There are thousands of books written on mindfulness and mediation, but this one is unique, designed (1) for those who need what mindfulness offers, but for whom sitting still is never ideal; and (2) for those seeking spiritual practices to help with mental health issues.
We recommend this book for those looking for new ways of being present in life and who want to do so with play and enthusiasm.
Some readers will know author Nita Sweeney for her 2019 book, Depression Hates a Moving Target, in which she talked about jogging with her dog as a way of battling depression and anxiety. This book continues those themes, focusing on mindfulness, in particular, activity in general, and the benefits of combining them.
She begins by describing what mindfulness is and how to do it, explaining, “Meditative skills keep me going when willpower fails.” And she explains she first learned how to meditate while jogging. In fact, “Infusing the thoughts and body sensations that arise on a run with focused attention and a calm attitude makes running less difficult and more interesting.”
After running, there are several dozen other examples in the book of how to combine being active and practicing mindfulness meditation, from ice skating to tennis and golf (see the excerpt accompanying this review).
The book is punctuated with helpful summaries, questions and answers, and recaps such as this one:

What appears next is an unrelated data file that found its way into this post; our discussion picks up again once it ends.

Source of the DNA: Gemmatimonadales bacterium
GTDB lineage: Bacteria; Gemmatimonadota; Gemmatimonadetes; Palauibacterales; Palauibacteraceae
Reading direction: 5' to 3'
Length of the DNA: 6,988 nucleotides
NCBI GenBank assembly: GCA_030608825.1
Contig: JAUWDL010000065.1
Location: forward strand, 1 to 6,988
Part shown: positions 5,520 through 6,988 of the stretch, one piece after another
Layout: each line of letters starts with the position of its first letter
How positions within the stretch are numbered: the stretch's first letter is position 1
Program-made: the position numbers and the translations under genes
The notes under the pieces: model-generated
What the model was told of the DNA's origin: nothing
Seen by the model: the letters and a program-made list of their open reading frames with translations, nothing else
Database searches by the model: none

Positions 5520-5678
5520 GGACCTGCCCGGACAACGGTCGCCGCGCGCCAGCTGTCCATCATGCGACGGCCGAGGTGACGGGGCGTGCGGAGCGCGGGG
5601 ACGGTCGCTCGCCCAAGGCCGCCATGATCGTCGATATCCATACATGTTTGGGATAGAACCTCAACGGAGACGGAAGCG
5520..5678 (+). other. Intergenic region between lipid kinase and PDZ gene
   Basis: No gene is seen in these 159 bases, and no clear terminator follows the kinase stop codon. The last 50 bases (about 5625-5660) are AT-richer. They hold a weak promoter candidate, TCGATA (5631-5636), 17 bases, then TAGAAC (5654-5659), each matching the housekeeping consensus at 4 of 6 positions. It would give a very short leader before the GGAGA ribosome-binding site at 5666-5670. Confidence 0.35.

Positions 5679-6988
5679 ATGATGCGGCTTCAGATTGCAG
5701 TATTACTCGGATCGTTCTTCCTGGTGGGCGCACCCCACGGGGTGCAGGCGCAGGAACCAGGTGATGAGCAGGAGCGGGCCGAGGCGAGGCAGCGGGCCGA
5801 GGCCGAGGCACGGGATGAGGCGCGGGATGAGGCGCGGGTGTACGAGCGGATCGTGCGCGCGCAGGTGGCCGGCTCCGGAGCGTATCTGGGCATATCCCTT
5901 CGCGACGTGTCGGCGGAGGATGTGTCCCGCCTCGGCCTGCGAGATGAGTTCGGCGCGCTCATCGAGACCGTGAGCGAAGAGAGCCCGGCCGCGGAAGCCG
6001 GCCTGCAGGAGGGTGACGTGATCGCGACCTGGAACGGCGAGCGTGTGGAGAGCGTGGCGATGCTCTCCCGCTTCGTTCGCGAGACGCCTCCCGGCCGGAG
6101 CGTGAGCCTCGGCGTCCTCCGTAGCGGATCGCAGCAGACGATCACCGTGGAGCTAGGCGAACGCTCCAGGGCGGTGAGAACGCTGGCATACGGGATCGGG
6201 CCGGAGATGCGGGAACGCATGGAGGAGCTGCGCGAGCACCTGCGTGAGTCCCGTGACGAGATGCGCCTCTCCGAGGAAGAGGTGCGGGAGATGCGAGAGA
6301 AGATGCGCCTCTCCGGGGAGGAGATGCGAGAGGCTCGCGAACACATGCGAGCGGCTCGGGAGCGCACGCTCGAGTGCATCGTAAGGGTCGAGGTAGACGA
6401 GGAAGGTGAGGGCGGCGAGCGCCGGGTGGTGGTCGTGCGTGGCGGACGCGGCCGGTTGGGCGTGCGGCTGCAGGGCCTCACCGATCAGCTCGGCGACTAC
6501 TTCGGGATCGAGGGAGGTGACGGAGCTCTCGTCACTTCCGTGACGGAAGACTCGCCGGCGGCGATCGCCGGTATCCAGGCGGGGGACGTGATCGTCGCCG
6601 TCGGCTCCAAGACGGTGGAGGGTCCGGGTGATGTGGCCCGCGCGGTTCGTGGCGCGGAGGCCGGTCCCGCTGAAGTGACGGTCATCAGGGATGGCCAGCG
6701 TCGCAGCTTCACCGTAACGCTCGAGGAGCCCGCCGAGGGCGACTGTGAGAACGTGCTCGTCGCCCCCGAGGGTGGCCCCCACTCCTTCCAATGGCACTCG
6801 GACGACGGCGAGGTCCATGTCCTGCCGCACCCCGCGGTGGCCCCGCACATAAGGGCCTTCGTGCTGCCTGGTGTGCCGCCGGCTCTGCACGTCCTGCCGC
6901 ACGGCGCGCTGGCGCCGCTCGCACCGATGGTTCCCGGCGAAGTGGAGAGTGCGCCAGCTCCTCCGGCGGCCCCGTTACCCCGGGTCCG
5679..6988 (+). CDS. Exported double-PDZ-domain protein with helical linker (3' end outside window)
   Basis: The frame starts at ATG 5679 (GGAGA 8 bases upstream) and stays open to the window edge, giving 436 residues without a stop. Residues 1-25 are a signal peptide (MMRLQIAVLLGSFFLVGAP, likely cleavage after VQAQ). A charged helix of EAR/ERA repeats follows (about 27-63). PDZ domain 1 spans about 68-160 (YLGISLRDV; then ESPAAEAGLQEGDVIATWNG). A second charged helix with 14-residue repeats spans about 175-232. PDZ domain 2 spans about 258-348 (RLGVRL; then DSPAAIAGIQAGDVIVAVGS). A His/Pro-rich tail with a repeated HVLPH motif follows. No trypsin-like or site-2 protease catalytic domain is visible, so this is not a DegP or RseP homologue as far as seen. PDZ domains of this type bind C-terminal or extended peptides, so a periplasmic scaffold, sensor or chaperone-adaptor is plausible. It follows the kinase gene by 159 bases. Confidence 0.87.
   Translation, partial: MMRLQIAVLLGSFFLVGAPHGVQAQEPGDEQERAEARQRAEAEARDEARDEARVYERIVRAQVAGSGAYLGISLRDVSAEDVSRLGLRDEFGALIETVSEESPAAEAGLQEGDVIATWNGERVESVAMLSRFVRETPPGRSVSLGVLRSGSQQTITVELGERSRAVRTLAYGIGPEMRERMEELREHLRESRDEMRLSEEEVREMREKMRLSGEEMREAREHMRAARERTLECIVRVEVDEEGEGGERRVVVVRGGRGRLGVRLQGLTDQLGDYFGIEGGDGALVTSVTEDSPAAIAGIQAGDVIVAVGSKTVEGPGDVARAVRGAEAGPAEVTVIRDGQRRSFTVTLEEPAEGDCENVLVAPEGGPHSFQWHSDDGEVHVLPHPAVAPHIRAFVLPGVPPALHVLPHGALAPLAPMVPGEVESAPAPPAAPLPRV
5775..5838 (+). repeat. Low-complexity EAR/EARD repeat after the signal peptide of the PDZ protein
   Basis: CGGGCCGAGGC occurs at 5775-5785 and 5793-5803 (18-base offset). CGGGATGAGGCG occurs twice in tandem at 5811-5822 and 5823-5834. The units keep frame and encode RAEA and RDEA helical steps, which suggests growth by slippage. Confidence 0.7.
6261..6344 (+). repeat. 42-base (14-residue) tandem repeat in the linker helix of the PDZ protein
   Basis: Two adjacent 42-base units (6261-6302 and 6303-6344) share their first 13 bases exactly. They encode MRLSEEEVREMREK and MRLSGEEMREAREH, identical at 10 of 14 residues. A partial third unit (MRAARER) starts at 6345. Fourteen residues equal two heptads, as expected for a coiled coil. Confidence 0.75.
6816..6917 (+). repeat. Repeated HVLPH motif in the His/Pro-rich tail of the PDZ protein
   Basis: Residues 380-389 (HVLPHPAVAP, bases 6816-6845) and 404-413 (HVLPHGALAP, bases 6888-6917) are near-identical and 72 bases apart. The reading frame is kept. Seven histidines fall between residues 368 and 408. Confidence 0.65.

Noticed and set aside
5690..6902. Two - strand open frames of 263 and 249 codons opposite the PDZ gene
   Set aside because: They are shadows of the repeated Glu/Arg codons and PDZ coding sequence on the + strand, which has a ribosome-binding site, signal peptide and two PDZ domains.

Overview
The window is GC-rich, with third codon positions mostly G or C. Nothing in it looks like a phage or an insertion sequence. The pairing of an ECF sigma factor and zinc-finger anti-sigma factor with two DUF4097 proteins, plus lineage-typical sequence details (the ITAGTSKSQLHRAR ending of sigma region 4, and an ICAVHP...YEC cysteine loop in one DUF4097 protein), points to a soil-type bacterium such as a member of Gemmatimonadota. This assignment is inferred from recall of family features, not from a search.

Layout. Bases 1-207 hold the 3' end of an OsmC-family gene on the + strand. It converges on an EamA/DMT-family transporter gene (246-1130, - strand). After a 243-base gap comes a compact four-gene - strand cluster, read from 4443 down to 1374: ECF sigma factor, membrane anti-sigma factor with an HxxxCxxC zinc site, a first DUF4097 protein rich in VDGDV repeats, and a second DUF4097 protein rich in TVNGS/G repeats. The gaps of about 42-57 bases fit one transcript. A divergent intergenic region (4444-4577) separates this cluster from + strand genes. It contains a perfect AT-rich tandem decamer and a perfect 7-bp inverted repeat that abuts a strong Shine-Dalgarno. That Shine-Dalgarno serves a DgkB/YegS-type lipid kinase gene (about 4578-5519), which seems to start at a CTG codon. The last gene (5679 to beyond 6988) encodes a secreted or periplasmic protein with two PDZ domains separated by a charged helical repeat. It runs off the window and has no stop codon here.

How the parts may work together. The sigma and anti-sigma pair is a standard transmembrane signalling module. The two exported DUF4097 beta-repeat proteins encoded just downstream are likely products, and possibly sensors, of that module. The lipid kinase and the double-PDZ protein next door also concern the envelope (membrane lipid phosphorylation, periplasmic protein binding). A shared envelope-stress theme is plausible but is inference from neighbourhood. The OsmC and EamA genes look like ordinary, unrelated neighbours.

“0. Set an intention. 1. Choose a form of movement. 2. Choose an interval or period of time. 3. Choose an aspect of experience (i.e., an object of meditation). 4. Begin the movement practice. As you move, places your awareness on the object you have chosen. 5. When your mind wanders, gently bring your attention back to your chosen object of meditation. 6. Do all of this gently, with no strain and no self-judgment. Be curious and open, interested and aware. 7. If your body and/or mind responds, acknowledge that response and either return to your original object of meditation or intentionally make that response your new object of meditation.”
Sweeney offers examples from her own practice, following these guidelines. Many are unique, including this one on “Seeing Color”:
“Regardless of whether you do your chosen movement form indoors or outdoors, if you have a normal range of vision, you will see color. Before you begin your next workout, choose a color as your object of meditation. Make it one you enjoy — no need to torture yourself.
“Begin your session and, as you move, stay awake to where you see the color you selected. As it appears in your visual field, notice that. As it passes, notice that. Also notice any emotional states or preferences that arise as you see the color appear and disappear from your field of vision.”
Both aspects of this example — working out and noticing color — may seem ordinary, because they are ordinary; but they are excellent, helpfully specific, examples of a successful mediation practice designed for someone who needs to keep moving.